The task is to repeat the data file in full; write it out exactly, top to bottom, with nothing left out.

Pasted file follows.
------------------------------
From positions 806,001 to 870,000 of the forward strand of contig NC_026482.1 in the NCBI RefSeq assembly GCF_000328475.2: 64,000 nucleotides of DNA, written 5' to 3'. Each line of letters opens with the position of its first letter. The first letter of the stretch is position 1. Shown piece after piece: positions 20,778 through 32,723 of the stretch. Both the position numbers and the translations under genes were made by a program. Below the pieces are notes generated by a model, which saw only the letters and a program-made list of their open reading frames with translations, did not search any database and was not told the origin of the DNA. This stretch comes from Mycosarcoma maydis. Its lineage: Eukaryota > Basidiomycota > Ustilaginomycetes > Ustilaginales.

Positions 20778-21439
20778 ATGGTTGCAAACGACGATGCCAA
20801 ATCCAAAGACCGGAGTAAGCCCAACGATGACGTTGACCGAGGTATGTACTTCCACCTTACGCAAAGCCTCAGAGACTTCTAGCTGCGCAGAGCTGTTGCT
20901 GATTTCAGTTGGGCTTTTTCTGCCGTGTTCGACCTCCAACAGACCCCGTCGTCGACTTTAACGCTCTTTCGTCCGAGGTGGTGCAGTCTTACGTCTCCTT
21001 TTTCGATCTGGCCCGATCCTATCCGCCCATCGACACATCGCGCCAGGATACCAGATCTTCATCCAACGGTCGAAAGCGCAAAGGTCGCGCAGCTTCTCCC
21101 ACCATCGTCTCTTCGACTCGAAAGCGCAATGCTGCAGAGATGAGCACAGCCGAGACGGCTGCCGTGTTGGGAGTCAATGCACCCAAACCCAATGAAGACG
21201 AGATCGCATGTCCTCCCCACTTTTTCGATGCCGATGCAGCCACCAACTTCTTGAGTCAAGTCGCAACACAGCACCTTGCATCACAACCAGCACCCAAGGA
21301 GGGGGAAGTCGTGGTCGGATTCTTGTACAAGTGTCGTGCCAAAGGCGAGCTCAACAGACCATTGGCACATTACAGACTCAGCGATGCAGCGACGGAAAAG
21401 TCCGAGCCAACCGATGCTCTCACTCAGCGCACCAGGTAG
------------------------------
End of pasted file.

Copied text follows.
From positions 806,001 to 870,000 of the forward strand of contig NC_026482.1 in the NCBI RefSeq assembly GCF_000328475.2: 64,000 nucleotides of DNA, written 5' to 3'. Each line of letters opens with the position of its first letter. The first letter of the stretch is position 1. Shown piece after piece: positions 20,778 through 32,723 of the stretch. Both the position numbers and the translations under genes were made by a program. Below the pieces are notes generated by a model, which saw only the letters and a program-made list of their open reading frames with translations, did not search any database and was not told the origin of the DNA. This stretch comes from Mycosarcoma maydis. Its lineage: Eukaryota > Basidiomycota > Ustilaginomycetes > Ustilaginales.

Positions 20778-21439
20778 ATGGTTGCAAACGACGATGCCAA
20801 ATCCAAAGACCGGAGTAAGCCCAACGATGACGTTGACCGAGGTATGTACTTCCACCTTACGCAAAGCCTCAGAGACTTCTAGCTGCGCAGAGCTGTTGCT
20901 GATTTCAGTTGGGCTTTTTCTGCCGTGTTCGACCTCCAACAGACCCCGTCGTCGACTTTAACGCTCTTTCGTCCGAGGTGGTGCAGTCTTACGTCTCCTT
21001 TTTCGATCTGGCCCGATCCTATCCGCCCATCGACACATCGCGCCAGGATACCAGATCTTCATCCAACGGTCGAAAGCGCAAAGGTCGCGCAGCTTCTCCC
21101 ACCATCGTCTCTTCGACTCGAAAGCGCAATGCTGCAGAGATGAGCACAGCCGAGACGGCTGCCGTGTTGGGAGTCAATGCACCCAAACCCAATGAAGACG
21201 AGATCGCATGTCCTCCCCACTTTTTCGATGCCGATGCAGCCACCAACTTCTTGAGTCAAGTCGCAACACAGCACCTTGCATCACAACCAGCACCCAAGGA
21301 GGGGGAAGTCGTGGTCGGATTCTTGTACAAGTGTCGTGCCAAAGGCGAGCTCAACAGACCATTGGCACATTACAGACTCAGCGATGCAGCGACGGAAAAG
21401 TCCGAGCCAACCGATGCTCTCACTCAGCGCACCAGGTAG